Blair's chance to lead in Europe

The government has the political power to transform the EU, but doesn't know what to use its power for
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It was never true that Britain could stop, or even much disrupt, the single currency. But it is now true that Britain could have a big influence on putting it back on course: in the jittery, confused atmosphere after the French change of policy and Chancellor Kohl's defeat by the Bundesbank, just imagine the effect of a clear, pro-EMU statement by Tony Blair.

He wants to be a leader in Europe. If he stood up now, over the next few days, and spoke out strongly for monetary union, he would be an instant hero in Brussels, and perhaps have great influence over the terms on which monetary union then advanced. Good idea?

Alternatively, imagine what John Major would have done with the mayhem. He would have been gloating over the French revolt, and noting that the Bundesbank was nearer to German popular opinion than Kohl. It is hard to imagine a Tory administration living through the past few days without declaring openly against the single currency. That would have gone down well at home. It still would, if Tony Blair acted similarly: Britain vindicated! Good idea?

The Prime Minister has resisted both temptations. He still believes monetary union will happen, and is prepared for Britain to enter on the second wave. It would, perhaps, be odd if he suddenly emerged now as the defender of the euro, having been so cautious before. He is watching - not gloating, but not helping, either. He is standing by as Europe's pet project goes into purple-faced seizure. "Thou shalt not kill; but need'st not strive/Officiously, to keep alive."

This is perfectly sensible, given the seriousness of the Continental crisis. In a way, both Jospin's victory, with its anti-austerity rhetoric, and the Bundesbank's brutal defeat of Kohl, were old-fashioned and powerful expressions of French and German national identity, outbursts against final integration, one with another.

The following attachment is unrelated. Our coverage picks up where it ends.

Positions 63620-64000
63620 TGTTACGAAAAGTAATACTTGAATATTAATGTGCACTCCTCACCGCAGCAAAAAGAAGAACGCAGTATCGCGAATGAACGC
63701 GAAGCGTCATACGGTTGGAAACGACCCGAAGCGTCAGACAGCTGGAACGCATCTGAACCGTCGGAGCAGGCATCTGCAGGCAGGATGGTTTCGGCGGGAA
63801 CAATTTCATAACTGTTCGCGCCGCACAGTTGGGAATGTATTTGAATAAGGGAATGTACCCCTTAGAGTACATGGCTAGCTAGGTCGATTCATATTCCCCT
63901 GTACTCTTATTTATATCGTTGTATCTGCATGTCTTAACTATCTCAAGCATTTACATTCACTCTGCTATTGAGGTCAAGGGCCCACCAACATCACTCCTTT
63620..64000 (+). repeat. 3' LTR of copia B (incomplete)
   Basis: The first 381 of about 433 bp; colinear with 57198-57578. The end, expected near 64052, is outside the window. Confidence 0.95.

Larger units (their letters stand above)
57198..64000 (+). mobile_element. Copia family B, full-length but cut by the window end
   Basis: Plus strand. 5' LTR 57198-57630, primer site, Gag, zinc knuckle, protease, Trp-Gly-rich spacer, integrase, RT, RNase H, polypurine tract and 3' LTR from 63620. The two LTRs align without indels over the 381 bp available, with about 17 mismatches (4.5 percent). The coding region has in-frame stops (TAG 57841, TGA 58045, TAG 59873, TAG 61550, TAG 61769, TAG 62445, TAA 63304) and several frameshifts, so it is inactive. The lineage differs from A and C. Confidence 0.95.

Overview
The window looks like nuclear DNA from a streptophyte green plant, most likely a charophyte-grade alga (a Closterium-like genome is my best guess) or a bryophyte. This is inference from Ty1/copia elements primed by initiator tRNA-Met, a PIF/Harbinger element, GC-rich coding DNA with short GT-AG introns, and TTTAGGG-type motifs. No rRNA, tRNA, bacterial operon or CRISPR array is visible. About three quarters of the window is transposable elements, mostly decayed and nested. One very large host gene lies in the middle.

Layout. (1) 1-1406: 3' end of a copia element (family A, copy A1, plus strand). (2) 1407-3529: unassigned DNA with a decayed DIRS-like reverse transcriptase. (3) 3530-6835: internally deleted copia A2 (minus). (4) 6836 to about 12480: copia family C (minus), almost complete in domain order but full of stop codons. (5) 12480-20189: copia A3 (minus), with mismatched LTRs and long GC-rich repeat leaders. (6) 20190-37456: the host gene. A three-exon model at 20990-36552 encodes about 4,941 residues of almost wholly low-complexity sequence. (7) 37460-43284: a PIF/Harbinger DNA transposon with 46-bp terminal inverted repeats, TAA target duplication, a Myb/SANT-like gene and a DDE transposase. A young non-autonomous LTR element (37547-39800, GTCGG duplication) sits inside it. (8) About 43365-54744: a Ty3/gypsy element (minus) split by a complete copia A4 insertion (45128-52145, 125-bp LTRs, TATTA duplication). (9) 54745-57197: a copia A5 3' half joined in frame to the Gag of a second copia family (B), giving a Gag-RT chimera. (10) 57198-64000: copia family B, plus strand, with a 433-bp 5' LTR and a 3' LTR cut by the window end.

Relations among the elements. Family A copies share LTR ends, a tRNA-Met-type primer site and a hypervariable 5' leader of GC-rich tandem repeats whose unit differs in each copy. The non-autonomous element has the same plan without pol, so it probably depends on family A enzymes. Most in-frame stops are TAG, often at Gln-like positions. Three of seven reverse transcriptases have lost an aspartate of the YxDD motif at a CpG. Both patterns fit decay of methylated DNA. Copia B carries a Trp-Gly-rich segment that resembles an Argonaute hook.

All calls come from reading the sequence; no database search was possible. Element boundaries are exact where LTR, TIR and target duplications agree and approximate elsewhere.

The French socialists' demands for an expansionist "European economic government", and the inclusion of Spain and Italy in the first wave of monetary union, assert an idea of France, as the statist and semi-protectionist leader of the Mediterranean bloc, that terrifies the Germans. And the Bundesbank's refusal to allow the German government to fiddle its way into the Maastricht conditions was a defence of the virtuous D-mark, the key symbol of post-war German identity, against the unpopular, polyglot euro.

Given the angst on both sides, it is hardly surprising that Blair has not leapt to defend EMU: why sprint to catch a train that may be just about to crash off the rails?

This means, however, that he will not be an important voice in the most important debate confronting Europe. He will not seize the opportunity to help bury monetary union, or to save it. So how will he lead?

After all, on the face of it, he has a wonderful opportunity to do so.Whereas Major was seen as a loser who had no deep sympathy for the EU, and whose party was divided, Blair still has the rosy glow of victory on him. His huge majority and his disciplined party ram home the message to other EU leaders that he will be in power for a long time. They are well aware that a dangerous gap has opened up between Europe's political leadership and its people - and perhaps this man has ideas on how to close it? In sum, what Blair says will be listened to.

Yet on the three key areas where Labour says it wants progress in Europe - labour-market flexibility, expansion to the east, and the completion of the single market - you could hardly put a cigarette paper (to use the previous prime minister's phrase) between triumphant Blair in June and hapless Major in April.